Short Stories to Love

Edgar Allan Poe wrote an essay arguing that all literature should take the shape of a short story for it is the perfect length to read in one sitting and keep the attention span of the audience. If a reader must pause the book to read for another time, it breaks the magic between the text and the reader. Thus, all stories should be short, according the august Mr. Poe. Now, I do love big books that feel like they can go on forever so the love of the plot and characters appears to never end (e.g. The Harry Potter series). However, I agree with what Poe is stating here, because the conciseness of a short story holds the reader until the very end, being completely immersive. I am composing a list of my favorite short stories that I know you will love too. The themes and genres in this list are far and wide.

[This list is the none-spooky version, because I will be creating a “Spooky October Book List” that will contain Edgar Allan Poe short stories plus more! So, please stay tuned for that, as we all love the spookiness of October literature, art, and film.]

“A Hunger Artist” by Franz Kafka

When I first read this short story my freshman year of college, I was stunned. This easily became my favorite short story and the subject of my semester’s final paper. Kafka writes about an artist in a cage in 1922 who seeks to ‘wow’ observers with his ability to fast. The artist continues to starve himself, but rapidly loses followers to other less meaningful, but more attractive, exhibits. There are so many symbols in this short story, that one could analyze it forever, constantly pulling out greater and greater meaning. I will say this: if you are interested in death and divinity, this is the story for you.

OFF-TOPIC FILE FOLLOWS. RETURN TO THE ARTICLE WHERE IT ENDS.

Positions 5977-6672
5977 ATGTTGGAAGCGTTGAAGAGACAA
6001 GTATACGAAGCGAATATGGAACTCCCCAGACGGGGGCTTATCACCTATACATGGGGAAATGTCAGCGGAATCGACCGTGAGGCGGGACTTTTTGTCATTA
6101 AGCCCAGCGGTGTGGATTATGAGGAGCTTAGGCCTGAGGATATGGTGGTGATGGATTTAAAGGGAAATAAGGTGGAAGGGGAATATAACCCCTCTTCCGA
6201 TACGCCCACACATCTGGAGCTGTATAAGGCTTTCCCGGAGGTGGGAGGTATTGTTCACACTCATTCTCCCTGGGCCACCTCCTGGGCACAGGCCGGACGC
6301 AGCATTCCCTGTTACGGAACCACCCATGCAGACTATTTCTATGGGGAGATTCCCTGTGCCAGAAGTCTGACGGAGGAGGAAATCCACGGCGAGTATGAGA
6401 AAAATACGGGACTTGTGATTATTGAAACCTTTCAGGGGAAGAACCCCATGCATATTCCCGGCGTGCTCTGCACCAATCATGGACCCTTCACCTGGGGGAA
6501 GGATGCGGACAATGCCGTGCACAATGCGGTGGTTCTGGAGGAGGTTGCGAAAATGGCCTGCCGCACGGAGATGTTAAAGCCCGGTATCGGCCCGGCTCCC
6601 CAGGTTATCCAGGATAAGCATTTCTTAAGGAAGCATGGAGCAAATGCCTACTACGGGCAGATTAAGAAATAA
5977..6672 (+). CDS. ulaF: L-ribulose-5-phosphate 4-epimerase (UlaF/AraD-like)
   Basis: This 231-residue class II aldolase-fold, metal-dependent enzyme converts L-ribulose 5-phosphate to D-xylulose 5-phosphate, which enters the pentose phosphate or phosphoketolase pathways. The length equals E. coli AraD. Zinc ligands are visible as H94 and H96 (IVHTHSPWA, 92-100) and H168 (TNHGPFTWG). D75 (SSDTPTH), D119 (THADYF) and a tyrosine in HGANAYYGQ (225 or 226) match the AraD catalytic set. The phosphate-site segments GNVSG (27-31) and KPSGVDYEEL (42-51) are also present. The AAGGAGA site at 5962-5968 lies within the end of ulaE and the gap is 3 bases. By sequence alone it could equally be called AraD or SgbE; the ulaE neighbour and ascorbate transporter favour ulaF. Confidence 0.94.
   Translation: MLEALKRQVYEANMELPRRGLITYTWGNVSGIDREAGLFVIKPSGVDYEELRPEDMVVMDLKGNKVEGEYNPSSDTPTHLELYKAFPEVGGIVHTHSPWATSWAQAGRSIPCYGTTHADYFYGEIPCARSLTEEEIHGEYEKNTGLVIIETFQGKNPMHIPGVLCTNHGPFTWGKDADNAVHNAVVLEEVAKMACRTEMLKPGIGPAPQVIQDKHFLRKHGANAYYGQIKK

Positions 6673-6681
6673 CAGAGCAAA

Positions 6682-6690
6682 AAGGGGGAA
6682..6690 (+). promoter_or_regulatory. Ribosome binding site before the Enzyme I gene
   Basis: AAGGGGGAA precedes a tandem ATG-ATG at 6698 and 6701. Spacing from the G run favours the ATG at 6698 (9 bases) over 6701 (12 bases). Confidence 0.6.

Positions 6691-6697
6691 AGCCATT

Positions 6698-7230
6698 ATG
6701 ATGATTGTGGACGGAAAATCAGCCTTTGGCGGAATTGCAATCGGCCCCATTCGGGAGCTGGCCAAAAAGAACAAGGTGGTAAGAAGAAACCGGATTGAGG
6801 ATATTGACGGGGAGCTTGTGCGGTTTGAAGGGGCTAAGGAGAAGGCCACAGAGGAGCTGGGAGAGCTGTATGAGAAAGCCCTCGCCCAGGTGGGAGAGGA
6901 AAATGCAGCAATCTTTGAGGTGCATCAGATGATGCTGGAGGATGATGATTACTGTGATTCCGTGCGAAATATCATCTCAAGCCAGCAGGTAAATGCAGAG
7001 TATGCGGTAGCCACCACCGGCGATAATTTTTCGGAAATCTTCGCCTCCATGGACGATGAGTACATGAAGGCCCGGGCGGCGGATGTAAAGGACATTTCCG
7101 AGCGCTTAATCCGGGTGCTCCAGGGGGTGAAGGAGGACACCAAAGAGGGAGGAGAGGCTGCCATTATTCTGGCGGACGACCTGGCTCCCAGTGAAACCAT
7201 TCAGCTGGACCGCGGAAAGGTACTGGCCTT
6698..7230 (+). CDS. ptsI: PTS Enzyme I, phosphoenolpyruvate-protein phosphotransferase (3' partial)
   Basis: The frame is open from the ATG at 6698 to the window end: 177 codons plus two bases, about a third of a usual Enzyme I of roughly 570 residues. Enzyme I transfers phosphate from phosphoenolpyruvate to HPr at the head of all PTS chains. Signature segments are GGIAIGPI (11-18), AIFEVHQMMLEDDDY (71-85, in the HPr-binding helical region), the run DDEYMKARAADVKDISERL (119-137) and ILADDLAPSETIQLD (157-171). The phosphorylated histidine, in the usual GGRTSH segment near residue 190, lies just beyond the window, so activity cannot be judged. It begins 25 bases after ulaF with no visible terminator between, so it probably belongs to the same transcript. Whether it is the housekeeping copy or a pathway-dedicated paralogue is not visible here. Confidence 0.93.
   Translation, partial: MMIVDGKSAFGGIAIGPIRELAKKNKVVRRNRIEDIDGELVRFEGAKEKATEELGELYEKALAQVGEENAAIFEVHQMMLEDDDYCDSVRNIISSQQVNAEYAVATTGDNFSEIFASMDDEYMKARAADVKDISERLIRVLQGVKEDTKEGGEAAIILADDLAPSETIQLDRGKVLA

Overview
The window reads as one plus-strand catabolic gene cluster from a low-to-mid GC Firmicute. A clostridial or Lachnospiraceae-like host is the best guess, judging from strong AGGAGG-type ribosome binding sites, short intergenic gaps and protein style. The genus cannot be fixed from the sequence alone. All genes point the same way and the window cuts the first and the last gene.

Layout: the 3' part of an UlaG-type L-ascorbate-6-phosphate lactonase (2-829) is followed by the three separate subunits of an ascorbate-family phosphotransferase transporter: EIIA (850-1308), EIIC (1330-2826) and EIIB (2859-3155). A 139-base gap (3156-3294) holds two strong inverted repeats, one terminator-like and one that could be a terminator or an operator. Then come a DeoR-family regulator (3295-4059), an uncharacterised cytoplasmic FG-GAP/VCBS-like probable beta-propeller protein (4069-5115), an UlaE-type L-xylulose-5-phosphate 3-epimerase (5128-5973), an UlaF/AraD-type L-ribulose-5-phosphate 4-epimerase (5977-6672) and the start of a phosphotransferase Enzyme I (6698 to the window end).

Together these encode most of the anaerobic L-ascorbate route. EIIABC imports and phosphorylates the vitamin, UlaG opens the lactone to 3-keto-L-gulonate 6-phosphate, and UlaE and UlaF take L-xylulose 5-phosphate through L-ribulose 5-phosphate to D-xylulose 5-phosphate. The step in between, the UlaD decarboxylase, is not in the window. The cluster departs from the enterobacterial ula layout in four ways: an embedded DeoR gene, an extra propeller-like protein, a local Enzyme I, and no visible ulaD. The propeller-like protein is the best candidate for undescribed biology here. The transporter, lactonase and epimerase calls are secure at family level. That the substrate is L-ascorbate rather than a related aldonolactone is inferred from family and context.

“Shooting an Elephant” by George Orwell

George Orwell writes this fantastic 1936 narrative essay thematically on imperialism and colonialism. The literal version of the story follows Orwell as a police officer for the British Raj in colonial Burma. A domesticated elephant escapes into the village creating chaos and danger. The police officer witnesses brutality and violence firsthand.

“The Hanging” by George Orwell

This short essay from 1931 also takes place in Bruma with George Orwell as a British Imperial police officer, taking a criminal to his execution. Orwell vividly describes all the events and stream of consciousness of the officer, leading up to the execution and after the execution. “The Hanging” depicts how desensitized humanity has become, for this criminal is no longer seen as a human.

“A Christmas Tree and a Wedding” by Fyodor Dostoyevsky

This short story takes place in 1848 during a Christmas party and is narrated by a wallflower that feels awkward at the event. The party appears to be for children, but is actually for the wealthy host to discuss business with friends and neighbors. There is a great level of discomfort, as the narrator observes peculiar encounters that will soon lead to a wedding.

“The Yellow Wallpaper” by Charlotte Perkins Gilman